After seven months of major building works, the world-famous Joan Sutherland Theatre (JST) reopened on NYE with Opera Australia’s performance of The Merry Widow.
Graeme Murphy waltzed his way through many a production of The Merry Widow for the Australian Ballet, and now turns his renown as a director and choreographer to the operetta itself. He brings the action forward just a little, from the turn of the century to art deco Paris of the 1920s. It’s a dream canvas for the design team: Michael Scott-Mitchell’s dramatic sets feature faceted mirrors, geometric screens and a stunning Monet-inspired night garden.
Jennifer Irwin’s costume designs include elaborate braided dress uniforms for the men and elegant shapes with stunning embroidery, feathers and prints for the women. Lighting designer Damien Cooper creates a shimmering world for Hanna and her admirers to play in.
The Joan Sutherland Theatre closed in May last year for the first time since opening in 1973, to replace theatre machinery that had reached the end of its operational life – the more than 40-year-old ‘engine’ of the JST – and to use the opportunity to make significant improvements to the orchestra pit, acoustics and safety.
As well as a new theatre flying system that is quieter, safer and more reliable, there’s an improved grid deck providing a more flexible system of hoists and a clearer, more open work area. But the cherry on the cake is the addition of eighteen Martin Professional MAC Encore Performance WRM fixtures that integrate cutting-edge LED technology with a proprietary and innovative light engine carefully engineered to generate pristine, full spectrum light with ultra-high colour rendition.
Lighting designer Damien Cooper was delighted to have such contemporary and innovative gear on what was his third production of this classic opera.
“There were quite large equipment changes with this production,” commented Damien. “We spent a fair bit of time just changing moving lights over during the transfer. Fortunately I had Kyle Bockmann as my programmer and he is excellent.”
Seventeen of the MAC Encores were rigged on the orchestra bar from where they were basically replacing twenty-two ETC Source Fours. The feature-packed moving head offers unparalleled 3000 K warm tungsten emulation that truly challenges the output quality of a real incandescent light source.
Its advanced colour mixing system delivers the full palette from smooth and subtle pastels to rich and vibrant saturated colours. Moreover, it offers a fully variable colour correction to blue/daylight.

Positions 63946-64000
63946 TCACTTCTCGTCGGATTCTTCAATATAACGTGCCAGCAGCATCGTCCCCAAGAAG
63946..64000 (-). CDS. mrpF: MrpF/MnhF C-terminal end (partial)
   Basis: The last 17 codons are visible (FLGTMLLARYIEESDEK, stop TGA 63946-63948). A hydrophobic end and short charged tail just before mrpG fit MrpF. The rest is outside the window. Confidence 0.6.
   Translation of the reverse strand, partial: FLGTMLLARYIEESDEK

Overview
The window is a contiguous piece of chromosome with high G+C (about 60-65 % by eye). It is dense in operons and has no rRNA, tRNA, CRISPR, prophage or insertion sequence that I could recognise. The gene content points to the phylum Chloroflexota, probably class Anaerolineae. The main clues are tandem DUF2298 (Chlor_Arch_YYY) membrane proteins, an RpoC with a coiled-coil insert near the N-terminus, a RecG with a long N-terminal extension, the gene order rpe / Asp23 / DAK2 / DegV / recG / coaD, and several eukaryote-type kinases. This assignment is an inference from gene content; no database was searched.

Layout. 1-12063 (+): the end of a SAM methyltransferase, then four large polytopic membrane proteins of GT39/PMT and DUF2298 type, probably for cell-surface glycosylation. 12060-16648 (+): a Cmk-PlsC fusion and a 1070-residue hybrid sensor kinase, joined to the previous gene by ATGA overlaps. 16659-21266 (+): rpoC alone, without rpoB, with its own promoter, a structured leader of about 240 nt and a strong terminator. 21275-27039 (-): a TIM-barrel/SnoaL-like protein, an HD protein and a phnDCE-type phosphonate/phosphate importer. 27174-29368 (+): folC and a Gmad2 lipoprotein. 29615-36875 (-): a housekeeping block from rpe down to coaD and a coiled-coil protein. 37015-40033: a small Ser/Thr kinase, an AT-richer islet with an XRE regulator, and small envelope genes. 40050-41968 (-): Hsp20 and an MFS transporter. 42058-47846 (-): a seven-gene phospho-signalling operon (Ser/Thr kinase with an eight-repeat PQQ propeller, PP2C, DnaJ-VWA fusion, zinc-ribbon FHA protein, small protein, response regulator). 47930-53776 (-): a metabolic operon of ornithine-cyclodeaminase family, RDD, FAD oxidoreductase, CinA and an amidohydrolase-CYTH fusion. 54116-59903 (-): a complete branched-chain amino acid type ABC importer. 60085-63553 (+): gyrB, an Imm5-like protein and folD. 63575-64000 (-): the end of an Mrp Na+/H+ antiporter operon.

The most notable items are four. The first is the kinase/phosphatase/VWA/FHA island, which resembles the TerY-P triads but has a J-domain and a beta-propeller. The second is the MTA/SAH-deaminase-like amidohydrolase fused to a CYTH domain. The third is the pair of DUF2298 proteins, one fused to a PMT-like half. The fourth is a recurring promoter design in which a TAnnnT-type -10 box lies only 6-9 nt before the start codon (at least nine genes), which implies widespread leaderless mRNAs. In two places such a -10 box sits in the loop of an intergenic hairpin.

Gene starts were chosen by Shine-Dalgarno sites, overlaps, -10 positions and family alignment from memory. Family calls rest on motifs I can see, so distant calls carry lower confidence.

“The MAC Encores were excellent,” stated Damien. “Optics, gobos, coverage, balancing with other fixtures – all were incredible. They’re quiet and there was no light coming out of the back of the fixtures which was fantastic. Being rigged on the orchestra bar made them a very visible moving light so that was great.”
The Merry Widow is an operetta, a light musical, and Damien discovered that the MAC Encores allowed him to achieve many downstage centres, lots of punctuations and extra coverage.
“It was very refreshing to be able to use front light a little bit harder in the JST as it was quite restricting before,” remarked Damien. “The MAC Encores did a lot of specials, front of house washes, gobo work onstage and musical accents as everything is programmed to run on a musical button.”
Damien was fortunate to also have nine Ayrton WILDSUN-S25 fixtures in his rig, as they were recently purchased by Opera Australia. The Ayrton WILDSUN-S25 is the full colour variation on the powerful WILDSUN-K25 luminaire. Equipped with 217 ultra-powerful RGBW mono-chip LED emitters, this technologically innovative marvel is the most powerful moving-head LED wash fixture on the market today.
“The Ayrton fixtures are very big, very bright and we used them to replace Vari-lite VL3500 washes, which are also big and bright but tend to unbalance against each other as the discharge lamp runs over time,” added Damien. “I enjoyed using the WILDSUN-S25 fixtures but would like more time to get to know them. There’s not much halation coming off them which is really good because they were great in a legs and borders situation. It meant we didn’t have borders being unduly lit which can be a problem with some of the moving head LED fixtures. There’s a substantial noise reduction from fans compared to the VL3500’s which is always good for an opera situation.”
This delicious new production of The Merry Widow plays at the Joan Sutherland Theatre until February 3rd.
Photos: Daniel Boud, Jeff Busby, Keith Saunders